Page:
Authentication with access tokens and git bash

I got an e-mail message that says:

Basic authentication using a password to Git is deprecated and will soon no longer work.

First, I don’t know how to respond to this. Do I want to create a personal access token? Do I want two-factor authentication?

Second, what are the implications of doing something?

Third, I primarily use git bash to update my repositories. If I pick one of these, will I have to change how I use bash? Can it handle two-factor authentication or PATs? How?

Where is the documentation for using bash under this new authorization scheme?

I’d like to make an intelligent decision for this. Does anyone have advice on that?


These are independent: A PAT is for Git over HTTPS or API authentication. 2FA is for login on the GitHub website.

You only need to use the PAT where you currently your password. Best use a password manager to store it, and maybe see Caching credentials. The alternative is to use SSH (which would require you to update the repository remote URLs).

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Thank you for your reply.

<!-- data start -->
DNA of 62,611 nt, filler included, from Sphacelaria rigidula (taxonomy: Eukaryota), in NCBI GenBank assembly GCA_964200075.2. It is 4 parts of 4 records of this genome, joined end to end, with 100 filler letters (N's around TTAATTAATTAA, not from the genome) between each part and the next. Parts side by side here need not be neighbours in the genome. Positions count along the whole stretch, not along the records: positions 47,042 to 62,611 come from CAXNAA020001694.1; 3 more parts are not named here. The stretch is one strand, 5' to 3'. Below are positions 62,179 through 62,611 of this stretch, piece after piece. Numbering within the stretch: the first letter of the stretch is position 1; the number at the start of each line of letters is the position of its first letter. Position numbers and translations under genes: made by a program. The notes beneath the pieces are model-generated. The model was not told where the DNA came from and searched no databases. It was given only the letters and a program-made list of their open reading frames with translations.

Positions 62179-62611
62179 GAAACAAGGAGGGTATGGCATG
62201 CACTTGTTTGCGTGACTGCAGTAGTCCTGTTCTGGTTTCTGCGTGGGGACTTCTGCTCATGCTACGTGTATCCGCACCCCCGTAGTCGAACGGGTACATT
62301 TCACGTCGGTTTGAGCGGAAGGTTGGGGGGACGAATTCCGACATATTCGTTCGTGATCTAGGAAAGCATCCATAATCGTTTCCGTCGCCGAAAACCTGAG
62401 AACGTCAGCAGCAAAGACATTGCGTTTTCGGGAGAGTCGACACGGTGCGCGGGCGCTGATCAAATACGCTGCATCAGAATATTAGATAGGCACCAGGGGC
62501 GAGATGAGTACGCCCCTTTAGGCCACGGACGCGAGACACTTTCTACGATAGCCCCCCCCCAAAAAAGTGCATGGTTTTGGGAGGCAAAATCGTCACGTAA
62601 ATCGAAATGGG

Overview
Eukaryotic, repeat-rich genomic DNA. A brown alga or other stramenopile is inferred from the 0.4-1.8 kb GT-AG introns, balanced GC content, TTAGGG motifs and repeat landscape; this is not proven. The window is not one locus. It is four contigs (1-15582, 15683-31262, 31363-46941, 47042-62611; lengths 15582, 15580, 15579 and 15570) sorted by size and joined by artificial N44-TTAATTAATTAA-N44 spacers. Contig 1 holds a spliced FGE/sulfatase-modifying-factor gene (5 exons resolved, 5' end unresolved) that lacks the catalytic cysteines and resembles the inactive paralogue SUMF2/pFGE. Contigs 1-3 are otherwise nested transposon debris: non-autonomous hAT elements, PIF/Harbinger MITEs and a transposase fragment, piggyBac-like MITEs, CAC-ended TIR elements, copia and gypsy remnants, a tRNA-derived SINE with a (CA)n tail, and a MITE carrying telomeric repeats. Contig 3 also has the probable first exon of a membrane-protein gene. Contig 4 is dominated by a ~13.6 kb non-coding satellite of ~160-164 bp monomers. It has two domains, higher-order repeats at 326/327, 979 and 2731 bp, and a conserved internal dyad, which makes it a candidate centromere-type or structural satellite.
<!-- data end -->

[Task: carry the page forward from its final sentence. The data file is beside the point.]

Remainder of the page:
I’m not clear about your second answer. When I use bash to update the repository on the GItHub server, it asks for a password in a window. If I set up a PAT, can I use that where it asks for the password? I don’t understand the process for using this new authentication with git bash.

And when you say using SSH would require me to update the repository remote URLs, how would I actually change that? When I look at my repositories, they all have https:// prefixes for their URLs. Do you mean that I’d have to use a different setting on bash?

I don’t like the options for two-factor authentication because they both require the use of a phone. Organizations should not require anyone to use a cell phone to access their Web-based services.

That should work, yes.

With git remote set-url. On GitHub you can find the right URL for each available protocol behind the green “Code” button on the repository page.

You don’t really need a phone, you can use a TOTP-capable application on your computer, e.g. KeePassXC. Of course having password and TOTP code on the same device somewhat reduces the security benefit of the second factor.

Thank you for your response. I was interrupted by a different project, but I can use this advice.


Rich Wingerter

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